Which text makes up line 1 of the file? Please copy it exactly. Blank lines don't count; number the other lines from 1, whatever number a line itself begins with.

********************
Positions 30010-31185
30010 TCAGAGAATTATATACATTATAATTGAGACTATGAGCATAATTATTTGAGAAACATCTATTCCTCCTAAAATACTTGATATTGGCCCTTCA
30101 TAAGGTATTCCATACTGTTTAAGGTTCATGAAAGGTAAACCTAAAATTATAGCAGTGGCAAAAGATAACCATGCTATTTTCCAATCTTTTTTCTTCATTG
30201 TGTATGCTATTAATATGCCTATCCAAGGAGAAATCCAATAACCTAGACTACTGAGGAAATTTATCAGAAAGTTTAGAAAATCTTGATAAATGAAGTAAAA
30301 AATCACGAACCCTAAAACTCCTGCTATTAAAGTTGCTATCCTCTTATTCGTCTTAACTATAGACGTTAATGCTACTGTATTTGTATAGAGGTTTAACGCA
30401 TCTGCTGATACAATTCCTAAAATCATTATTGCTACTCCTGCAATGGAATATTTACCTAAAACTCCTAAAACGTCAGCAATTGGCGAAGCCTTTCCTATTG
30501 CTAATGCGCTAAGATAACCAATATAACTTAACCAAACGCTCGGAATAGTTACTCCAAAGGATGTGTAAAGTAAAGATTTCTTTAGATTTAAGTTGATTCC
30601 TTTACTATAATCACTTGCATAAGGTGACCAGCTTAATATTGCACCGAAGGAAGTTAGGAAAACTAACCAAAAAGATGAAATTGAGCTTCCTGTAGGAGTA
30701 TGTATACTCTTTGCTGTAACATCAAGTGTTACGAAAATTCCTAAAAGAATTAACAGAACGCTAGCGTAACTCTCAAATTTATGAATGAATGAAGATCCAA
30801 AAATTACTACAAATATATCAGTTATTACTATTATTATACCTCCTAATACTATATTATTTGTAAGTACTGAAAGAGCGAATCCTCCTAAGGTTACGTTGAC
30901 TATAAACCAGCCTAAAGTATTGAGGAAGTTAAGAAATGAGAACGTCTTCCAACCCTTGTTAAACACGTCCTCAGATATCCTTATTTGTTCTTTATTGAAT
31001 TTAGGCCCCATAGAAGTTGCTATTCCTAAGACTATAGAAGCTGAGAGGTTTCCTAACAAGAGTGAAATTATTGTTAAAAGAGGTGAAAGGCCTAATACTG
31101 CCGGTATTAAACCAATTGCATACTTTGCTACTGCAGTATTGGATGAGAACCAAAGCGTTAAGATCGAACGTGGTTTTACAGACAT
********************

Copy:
Positions 30010-31185